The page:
Critical Talks: Financial Advisors and Client Blindspots

Carl Irico, CFP® Director of Financial Planning

Financial Planning Blindspots

In the complex world of personal finance, every individual has unique needs and circumstances that can sometimes create blindspots – areas where they may not fully understand or even be aware of certain risks or issues. As financial advisors, it is our responsibility not just to manage our client’s investments but to become an advisor, a partner, and in some ways a coach to our clients.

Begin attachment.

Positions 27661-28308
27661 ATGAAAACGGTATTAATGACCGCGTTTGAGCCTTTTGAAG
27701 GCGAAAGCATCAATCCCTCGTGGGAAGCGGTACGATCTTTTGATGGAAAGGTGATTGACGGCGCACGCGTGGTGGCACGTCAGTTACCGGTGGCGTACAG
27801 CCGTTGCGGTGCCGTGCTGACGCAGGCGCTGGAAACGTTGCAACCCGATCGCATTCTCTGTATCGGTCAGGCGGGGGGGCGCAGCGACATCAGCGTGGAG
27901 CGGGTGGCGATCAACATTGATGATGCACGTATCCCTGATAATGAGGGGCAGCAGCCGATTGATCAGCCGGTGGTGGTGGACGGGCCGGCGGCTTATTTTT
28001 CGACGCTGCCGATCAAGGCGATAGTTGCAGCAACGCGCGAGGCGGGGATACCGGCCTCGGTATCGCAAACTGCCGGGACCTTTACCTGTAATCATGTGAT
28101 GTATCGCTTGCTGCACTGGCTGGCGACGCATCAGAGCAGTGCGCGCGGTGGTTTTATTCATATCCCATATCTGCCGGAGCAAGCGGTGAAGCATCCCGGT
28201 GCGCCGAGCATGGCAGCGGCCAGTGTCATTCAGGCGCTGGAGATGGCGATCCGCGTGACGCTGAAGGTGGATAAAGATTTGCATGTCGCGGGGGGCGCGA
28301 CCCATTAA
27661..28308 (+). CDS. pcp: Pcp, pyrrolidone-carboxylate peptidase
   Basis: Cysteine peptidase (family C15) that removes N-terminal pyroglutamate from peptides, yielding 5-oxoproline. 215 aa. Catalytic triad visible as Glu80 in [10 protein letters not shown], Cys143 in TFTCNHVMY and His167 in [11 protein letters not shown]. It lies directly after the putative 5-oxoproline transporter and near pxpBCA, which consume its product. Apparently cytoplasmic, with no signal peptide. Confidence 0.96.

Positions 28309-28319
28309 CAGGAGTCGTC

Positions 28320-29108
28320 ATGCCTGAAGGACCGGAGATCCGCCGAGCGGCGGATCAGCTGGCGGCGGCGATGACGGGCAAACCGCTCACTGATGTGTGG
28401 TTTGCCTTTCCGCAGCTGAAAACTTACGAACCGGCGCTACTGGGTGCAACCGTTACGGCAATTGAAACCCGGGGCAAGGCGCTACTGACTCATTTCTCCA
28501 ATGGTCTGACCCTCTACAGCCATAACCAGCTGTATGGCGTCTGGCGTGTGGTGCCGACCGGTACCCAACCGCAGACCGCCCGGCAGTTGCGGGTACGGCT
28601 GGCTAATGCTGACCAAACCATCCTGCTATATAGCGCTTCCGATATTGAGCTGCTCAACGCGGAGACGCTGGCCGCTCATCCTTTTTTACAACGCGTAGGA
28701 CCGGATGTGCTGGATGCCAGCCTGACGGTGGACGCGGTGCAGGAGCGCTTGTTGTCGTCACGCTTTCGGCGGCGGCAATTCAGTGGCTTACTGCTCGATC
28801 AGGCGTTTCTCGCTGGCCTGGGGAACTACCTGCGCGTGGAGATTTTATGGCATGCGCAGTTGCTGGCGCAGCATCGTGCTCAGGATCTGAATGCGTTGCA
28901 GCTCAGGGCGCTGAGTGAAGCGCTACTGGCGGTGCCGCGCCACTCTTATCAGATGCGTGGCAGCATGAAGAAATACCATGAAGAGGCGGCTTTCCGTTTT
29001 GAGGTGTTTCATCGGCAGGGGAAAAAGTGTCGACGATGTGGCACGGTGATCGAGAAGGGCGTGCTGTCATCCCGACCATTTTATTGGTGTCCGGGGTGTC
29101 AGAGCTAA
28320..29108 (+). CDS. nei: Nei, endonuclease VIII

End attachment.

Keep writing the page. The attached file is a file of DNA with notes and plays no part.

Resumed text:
At Sowell, we encourage you to shine a light on these areas with your clients so that you can guide them toward sound decision-making. 

Here are some commonly overlooked financial areas that may cause problems for your clients – now or in the future. 

Insufficient Personal Liability Coverage